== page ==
Blockchain technology enables individuals and organizations to create secure, decentralized, and global networks, by designing protocols and network-related cryptocurrencies. These cryptographically secured tokens can represent anything of value, such as ownership of a 'real-life' asset or the right to obtain services in a specific blockchain-based network. The simplicity of issuing new tokens and programming it for whatever use, has resulted in major increase of new tokens. Many of these tokens have caused networks to evolve in decentralized, peer-to-peer markets, which are essentially the generation of new sorts of micro-economies, or token ecosystems.
In 2017, there were no frameworks or guidelines on how to create viable blockchain-based token ecosystems. It was clear that these ecosystems are more than a 'regular' ecosystem, economic structure or blockchain protocol. Like blockchains, tokens are highly programmable thereby allowing businesses to create 'structures' that incentivize and coordinate economic actions of agents. These 'structures' are often referred to as token economics, and are a combination of cryptography, game theory and economics. With the rising interest in crypto, and with new projects coming up all over the world, it was necessary to have proper guidelines.
We focused on so-called utility tokens: tokens that carry no rights other than the right to use them as a means to obtain services in a specific blockchain-based platform/network, and to enable interaction with the platform (and the related agents), that either already exists or will exist in the future. Reason being is that utility tokens were the most common token in the market, plus we worked with these tokens within our own projects.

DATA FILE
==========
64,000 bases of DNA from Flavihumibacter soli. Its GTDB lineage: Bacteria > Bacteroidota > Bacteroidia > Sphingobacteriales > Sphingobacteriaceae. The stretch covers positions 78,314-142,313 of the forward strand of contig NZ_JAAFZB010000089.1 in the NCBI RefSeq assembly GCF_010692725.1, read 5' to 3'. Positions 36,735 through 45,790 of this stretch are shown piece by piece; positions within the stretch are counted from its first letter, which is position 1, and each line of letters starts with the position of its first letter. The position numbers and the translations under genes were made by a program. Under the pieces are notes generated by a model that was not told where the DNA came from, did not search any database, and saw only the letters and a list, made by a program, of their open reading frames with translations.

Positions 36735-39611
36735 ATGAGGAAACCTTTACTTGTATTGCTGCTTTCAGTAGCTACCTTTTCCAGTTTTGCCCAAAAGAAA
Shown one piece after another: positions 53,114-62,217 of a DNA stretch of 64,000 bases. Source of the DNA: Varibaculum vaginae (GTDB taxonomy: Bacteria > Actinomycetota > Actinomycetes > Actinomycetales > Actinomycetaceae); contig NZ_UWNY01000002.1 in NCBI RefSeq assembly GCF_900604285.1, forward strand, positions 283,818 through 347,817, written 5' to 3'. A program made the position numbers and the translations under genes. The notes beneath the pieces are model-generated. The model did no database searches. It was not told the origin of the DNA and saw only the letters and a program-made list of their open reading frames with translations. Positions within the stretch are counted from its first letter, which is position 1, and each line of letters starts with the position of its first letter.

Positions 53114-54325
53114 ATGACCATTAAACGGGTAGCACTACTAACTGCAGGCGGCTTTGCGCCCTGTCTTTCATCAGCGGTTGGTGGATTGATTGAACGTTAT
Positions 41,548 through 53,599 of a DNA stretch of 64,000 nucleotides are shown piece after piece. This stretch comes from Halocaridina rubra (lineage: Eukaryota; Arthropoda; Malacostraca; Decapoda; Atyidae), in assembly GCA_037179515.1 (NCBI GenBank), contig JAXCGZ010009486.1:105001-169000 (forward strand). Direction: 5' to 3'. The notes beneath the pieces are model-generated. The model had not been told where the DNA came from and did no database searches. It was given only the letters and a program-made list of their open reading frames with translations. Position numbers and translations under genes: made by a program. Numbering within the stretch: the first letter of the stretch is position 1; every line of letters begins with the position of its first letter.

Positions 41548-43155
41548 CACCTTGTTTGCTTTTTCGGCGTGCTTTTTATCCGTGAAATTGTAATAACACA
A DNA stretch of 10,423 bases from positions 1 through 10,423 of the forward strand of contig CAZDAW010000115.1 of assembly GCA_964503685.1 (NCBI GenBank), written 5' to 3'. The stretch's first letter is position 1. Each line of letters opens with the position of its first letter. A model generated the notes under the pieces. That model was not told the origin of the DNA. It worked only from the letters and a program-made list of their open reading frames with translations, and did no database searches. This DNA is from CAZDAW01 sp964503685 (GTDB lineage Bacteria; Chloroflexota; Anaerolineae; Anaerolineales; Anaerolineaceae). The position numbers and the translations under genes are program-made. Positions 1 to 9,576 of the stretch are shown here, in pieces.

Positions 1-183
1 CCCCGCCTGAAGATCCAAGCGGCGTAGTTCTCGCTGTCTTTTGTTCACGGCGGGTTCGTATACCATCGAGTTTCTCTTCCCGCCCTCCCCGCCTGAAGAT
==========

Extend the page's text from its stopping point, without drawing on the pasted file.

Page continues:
We used scientific research, in-depth analysis of existing blockchain projects and interviews with industry experts (both blockchain and non-blockchain related), and combined these insights with our knowledge on game theory, business and economics. Field research and building on the experience and learnings of current projects is obviously essential when dealing with topic as token economics, plus only very little scientific research had been conducted on this topic back then.
We developed a framework for structuring token economics (see below) that companies can use when (thinking of) issuing a token. This framework can be found at the bottom of this post. Keep in mind that blockchain technology and tokens are still in a nascent stage, and thus new concepts emerge over time. It is therefore recommended to not pin down on the token economic framework, but rather use it as a high-level overview that provides guidance.